With rare swiftness, the Martha’s Vineyard Commission unanimously approved a major redevelopment plan at the site of the former Santander Bank in downtown Vineyard Haven, calling the 11-unit condominium and commercial complex an innovative use.

“This is a really creative, and positive, project for the location,” commissioner Linda Sibley said before the vote Thursday night.

Known as the Old Stone Bank development — named after the historic stone and terra-cotta tile Santander building on Vineyard Haven’s Main street — the project is being developed by architect Sam Dunn.

The mixed-use development includes the renovation of two existing buildings on the property and the construction of five additional structures for a total of 11 condominiums and six commercial units, stretching from Main street to the Vineyard Haven harbor. The project will include about 11,000 total square feet of residential and retail space surrounding footpaths and a courtyard in the middle of the long, T-shaped parcel.

One of the 11 units will be deed-restricted for affordable housing and listed for sale at just over $250,000. The other units will be marketed to empty nesters and priced between $600,000 and $1.3 million, according to project plans.

The MVC land use subcommittee had previously recommended the approval of the project, with a laundry list of conditions.

On Thursday, commissioners went through the conditions, which require that all commercial space in the development be reserved for retail or office use, and that all housing units are year-round with strict limits on short-term rentals. The applicant will also be required to contribute $73,600 to an affordable housing commission or project in Tisbury.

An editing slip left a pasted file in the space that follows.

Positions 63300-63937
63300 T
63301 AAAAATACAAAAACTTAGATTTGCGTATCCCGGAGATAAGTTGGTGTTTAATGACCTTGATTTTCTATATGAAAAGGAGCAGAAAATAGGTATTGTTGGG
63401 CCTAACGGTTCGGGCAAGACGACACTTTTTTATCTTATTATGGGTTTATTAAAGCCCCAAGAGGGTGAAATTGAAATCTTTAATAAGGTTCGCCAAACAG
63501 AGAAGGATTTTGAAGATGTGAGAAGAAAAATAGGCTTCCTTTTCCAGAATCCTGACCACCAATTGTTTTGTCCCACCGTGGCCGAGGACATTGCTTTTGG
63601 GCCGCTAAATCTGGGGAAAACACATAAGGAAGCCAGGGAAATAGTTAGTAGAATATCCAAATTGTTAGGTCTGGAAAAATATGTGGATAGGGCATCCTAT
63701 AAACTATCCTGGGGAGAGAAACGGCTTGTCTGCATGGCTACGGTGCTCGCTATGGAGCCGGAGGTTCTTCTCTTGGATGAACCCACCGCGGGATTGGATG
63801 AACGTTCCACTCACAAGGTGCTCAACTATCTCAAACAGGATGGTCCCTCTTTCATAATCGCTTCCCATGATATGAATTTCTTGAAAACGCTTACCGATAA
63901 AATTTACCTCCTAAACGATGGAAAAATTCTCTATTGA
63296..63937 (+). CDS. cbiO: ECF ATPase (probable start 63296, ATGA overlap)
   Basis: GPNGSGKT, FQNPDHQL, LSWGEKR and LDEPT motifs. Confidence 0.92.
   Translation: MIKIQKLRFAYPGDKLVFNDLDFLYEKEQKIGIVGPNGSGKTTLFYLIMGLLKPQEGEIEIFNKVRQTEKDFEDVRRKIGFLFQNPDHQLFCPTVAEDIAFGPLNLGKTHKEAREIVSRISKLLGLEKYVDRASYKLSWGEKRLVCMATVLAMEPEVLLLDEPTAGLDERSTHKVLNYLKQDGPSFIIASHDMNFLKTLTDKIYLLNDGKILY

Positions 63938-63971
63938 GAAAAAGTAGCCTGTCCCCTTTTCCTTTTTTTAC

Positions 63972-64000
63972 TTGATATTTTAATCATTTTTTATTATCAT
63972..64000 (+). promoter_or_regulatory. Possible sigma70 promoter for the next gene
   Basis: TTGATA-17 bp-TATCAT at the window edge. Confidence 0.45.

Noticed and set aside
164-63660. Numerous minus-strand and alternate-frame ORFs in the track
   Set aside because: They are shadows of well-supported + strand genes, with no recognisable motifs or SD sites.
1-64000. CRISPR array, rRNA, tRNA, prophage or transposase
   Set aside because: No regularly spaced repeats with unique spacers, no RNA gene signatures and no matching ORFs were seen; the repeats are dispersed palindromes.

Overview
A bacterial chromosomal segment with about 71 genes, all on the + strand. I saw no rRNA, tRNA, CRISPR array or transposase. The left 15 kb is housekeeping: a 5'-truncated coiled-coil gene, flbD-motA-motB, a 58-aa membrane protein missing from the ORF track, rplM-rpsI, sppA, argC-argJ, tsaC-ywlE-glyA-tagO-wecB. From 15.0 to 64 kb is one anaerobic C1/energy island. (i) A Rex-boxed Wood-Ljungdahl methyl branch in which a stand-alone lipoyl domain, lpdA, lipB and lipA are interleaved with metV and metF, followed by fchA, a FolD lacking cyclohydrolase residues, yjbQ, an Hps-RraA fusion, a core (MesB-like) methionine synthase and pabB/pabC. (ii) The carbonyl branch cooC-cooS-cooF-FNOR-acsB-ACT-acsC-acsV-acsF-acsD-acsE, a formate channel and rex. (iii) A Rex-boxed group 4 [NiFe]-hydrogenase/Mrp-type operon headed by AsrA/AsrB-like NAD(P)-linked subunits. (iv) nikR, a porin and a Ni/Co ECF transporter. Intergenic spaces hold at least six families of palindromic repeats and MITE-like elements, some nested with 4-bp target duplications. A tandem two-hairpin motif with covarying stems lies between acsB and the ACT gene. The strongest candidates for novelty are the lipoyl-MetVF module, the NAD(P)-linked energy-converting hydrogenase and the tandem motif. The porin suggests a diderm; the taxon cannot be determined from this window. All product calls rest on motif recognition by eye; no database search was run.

The commission also required that the project use air-pump heat sourcing, but stopped short of requiring water heaters to be electric rather than propane. Other conditions include public access to the beach portion of the property to maintain access to Owen Park from the Steamship Authority terminal, and a requirement that the rebuilt stone bank building retain its terra cotta tile roof.

The Tisbury sewer commission has approved two separate requests that increase the property’s daily sewer flow from 904 gallons to 2,310. The town wastewater facility is nearly at capacity, limiting other developments across the town.

After approving the conditions, commissioners went through the project’s benefits and detriments with uncharacteristic alacrity, agreeing that the project’s substantial wastewater allotment, location near the harbor and stormwater concerns presented slight detriments. Commissioners also noted that the town has articulated long-term planning goals to protect the fragile Vineyard Haven harbor, and focus development on the State Road business district. They also agreed that the proposed project was appropriate in light of those concerns.

“The town is actively planning to protect this low-lying area so that development can continue in some form,” commissioner Ben Robinson said. “In light of that, I think it is appropriate, the way it is being proposed here.”

Commissioners also unanimously agreed that the benefits to housing and the downtown area outweighed wastewater and other issues.

“If you are going to build anything in this particular location, this is as good as it is going to get,” commissioner Doug Sederholm said. “It’s a very innovative and positive development.”